Aging: The Downhill Slide
Your fitness challenges increase as you get older. A variety of physical limitations can sneak up on you after the age of 40. Once we hit our sixth decade, our fitness determines our quality and length of life. The good news is that it’s never too late to improve our odds through exercise. The thing is, walking and jogging won’t get it done. Some of the popular high intensity exercise programs can cause injury in those over 50.
I want to be clear, walking and jogging have a place at the fitness table. However, they’re more like the place setting. The amount of muscle you build and your ability to use that muscle powerfully, are the main courses.
One Simple Test of Longevity
The Brazilian researcher, Claudio Gil Soares de Araújo, developed a simple test of musculoskeletal strength. The subjects were 51-80 years of age. The test consisted of the subjects getting up from a cross-legged seated position and then lowering back down. Points were taken away if you needed to use your hands or knees to get all the way up or down. The inability to get and down without assistance provided a strong indicator as to how long that person was going to live.
The movements had to do with strength, balance, and flexibility. These are qualities that are little affected by the average aerobics program. The loss of muscle that hinders our mobility and impacts our quality of life as we age is called sarcopenia.
Fast twitch muscle fibers are the first to go. These are the fibers that allow someone to dunk a basketball or leap across the ballet stage. You may not worry about these kinds of activities once you’re past the age of 40 but these same muscle fibers are also the ones that get you out of a chair more efficiently or help you catch yourself during a fall.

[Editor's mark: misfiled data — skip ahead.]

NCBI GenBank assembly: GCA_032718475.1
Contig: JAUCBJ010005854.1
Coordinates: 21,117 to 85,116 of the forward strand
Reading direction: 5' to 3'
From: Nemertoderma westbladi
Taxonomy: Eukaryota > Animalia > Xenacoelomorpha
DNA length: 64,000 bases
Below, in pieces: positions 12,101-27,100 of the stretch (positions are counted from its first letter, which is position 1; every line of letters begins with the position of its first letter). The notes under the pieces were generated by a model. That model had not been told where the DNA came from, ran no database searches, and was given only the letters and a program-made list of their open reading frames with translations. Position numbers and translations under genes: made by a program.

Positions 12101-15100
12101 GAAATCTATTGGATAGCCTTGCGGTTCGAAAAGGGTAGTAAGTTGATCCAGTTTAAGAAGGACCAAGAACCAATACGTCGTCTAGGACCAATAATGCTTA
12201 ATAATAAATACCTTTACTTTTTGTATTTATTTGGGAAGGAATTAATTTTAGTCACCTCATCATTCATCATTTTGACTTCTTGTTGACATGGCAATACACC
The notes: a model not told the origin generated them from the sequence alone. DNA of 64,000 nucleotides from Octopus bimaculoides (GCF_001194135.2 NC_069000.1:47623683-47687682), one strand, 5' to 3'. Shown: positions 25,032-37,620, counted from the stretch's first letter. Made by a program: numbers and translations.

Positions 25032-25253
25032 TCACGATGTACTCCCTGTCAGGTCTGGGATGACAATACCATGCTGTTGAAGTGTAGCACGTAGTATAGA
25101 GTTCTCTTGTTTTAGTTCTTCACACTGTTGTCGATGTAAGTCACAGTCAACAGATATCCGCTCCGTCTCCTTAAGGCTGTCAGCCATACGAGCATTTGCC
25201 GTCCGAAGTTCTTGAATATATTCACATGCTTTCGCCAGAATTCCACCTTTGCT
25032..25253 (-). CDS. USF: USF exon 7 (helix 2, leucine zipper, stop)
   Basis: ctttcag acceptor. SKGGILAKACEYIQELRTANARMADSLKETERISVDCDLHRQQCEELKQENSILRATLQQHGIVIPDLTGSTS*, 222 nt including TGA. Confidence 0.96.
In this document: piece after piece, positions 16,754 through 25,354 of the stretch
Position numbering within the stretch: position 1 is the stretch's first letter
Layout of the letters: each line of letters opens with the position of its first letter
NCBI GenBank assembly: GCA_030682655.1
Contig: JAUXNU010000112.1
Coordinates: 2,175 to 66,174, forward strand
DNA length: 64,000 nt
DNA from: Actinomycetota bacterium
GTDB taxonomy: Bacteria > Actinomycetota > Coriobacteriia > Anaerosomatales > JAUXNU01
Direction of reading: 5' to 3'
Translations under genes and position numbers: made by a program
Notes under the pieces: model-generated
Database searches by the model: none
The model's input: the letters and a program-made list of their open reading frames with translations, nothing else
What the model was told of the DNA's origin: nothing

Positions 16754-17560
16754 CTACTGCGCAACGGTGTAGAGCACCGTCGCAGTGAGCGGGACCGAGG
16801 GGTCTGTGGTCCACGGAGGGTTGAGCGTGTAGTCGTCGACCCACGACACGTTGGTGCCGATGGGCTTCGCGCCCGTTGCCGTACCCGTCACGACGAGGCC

The decline of the muscles in our lower legs causes us to change our running stride as we age and make us slower.
Turning It Around
Building bigger and stronger muscles covers a lot of the bases. Stronger muscles support the spine and the rest of the core, which aids in balance. The right kind of strength training can even improve our cardiovascular conditioning.
Isometrics or “super slow” exercise are the best way to gain and maintain lean muscle tissue when we age. Exercising this way will also strengthen your connective tissue and lower stress hormones. With isometrics, you tense the muscle against an object or by lengthening the muscle and holding the position. An example would be holding a pushup position or extending into a lunge and holding the position.
Isometrics are also more forgiving than weights if you exercise with bad form. The older we get, the more important it is to avoid injuries. You’ll get stronger, leaner, and build more muscle.
Super Slow exercises, as the name implies, are done with a very slow repetition speed compared to traditional resistance exercise. They can be done with free weights, machines, or bodyweight.
Simple plyometric exercises can help you maintain more of your power. Power is strength x speed. To be functional, you want to be able to move your body quickly over a short distance.
According to the Centers for Disease Control and Prevention, from 2002-2012, more than 200,000 Americans over the age of 65 died after falls. Falls are the leading cause of injury-related deaths in that age group.
The proper application of plyometrics will also mean that your reflexes improve. This lessens the chances of a fall.
You can throw a light medicine ball for your upper body or start skipping rope for your lower body. If you’re a runner, do the 100-Up exercise developed in the 1800’s.
The Negro League and Baseball Hall of Fame pitcher, Satchel Paige, never shared his true age. When asked how old he was, Paige answered, “How old would you be if you didn’t know how old you are?”
It’s not too late to sip from the fountain of youth. Just start skipping and pumping. Forget about cutting calories and losing weight. As we age, the battle is gaining and keeping muscle and moving that muscle efficiently. By the way, embrace these principles and you’re also going to look better.
I don’t know about you, but I think you’re never too old to want to look better naked.